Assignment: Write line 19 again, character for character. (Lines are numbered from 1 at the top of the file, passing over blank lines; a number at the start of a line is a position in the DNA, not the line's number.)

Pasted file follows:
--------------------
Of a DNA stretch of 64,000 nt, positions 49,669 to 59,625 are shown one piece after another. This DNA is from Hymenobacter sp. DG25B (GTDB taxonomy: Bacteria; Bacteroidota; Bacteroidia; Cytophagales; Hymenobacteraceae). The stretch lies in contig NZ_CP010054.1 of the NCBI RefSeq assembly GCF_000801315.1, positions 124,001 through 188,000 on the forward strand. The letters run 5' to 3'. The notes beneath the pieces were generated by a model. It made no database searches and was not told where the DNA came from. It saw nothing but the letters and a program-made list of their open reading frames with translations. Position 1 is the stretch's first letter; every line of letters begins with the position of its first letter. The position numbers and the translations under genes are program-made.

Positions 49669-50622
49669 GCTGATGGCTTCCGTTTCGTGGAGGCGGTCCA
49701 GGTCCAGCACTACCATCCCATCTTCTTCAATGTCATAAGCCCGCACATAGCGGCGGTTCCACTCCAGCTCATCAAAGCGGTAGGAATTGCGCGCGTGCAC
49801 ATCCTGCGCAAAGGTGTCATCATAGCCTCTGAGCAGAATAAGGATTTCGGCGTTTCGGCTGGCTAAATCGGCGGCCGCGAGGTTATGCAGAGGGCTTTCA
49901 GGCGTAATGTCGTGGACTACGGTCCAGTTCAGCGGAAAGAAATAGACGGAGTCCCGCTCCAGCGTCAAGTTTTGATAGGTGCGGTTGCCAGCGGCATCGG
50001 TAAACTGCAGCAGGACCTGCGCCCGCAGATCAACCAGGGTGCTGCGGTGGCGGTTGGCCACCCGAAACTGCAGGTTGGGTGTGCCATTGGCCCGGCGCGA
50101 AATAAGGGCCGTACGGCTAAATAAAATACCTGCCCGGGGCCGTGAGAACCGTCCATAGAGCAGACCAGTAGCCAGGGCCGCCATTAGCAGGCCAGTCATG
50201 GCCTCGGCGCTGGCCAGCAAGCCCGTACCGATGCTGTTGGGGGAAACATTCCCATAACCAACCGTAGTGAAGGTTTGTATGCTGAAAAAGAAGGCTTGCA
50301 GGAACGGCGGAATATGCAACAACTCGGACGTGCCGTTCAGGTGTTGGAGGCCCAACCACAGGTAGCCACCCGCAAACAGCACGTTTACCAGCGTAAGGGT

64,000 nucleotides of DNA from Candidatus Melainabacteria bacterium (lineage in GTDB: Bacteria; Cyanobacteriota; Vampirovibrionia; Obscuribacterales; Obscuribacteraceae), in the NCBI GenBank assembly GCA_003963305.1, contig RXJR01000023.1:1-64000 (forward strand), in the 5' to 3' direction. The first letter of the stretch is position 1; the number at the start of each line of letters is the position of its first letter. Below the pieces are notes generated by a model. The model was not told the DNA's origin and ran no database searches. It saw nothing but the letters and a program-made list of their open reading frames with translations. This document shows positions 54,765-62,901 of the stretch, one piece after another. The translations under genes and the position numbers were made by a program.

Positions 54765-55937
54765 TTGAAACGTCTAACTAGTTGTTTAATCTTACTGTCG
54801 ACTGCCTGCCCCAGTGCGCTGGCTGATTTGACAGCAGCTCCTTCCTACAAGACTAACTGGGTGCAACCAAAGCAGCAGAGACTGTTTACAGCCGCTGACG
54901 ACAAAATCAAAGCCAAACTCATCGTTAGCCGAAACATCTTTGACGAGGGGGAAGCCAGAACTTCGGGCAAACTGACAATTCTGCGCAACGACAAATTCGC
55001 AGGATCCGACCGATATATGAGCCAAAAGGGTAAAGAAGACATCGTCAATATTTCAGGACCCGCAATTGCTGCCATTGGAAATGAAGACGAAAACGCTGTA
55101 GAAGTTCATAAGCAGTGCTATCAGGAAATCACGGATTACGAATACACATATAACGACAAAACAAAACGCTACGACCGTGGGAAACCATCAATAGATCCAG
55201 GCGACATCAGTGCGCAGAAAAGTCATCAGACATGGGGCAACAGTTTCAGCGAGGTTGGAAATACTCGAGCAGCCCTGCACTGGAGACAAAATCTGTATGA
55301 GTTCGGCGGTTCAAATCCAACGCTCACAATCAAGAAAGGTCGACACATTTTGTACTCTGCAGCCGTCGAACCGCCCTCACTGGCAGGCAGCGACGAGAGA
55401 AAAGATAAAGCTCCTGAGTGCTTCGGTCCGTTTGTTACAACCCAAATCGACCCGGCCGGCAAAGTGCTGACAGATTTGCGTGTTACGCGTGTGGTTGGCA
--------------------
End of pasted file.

55301 GTTCGGCGGTTCAAATCCAACGCTCACAATCAAGAAAGGTCGACACATTTTGTACTCTGCAGCCGTCGAACCGCCCTCACTGGCAGGCAGCGACGAGAGA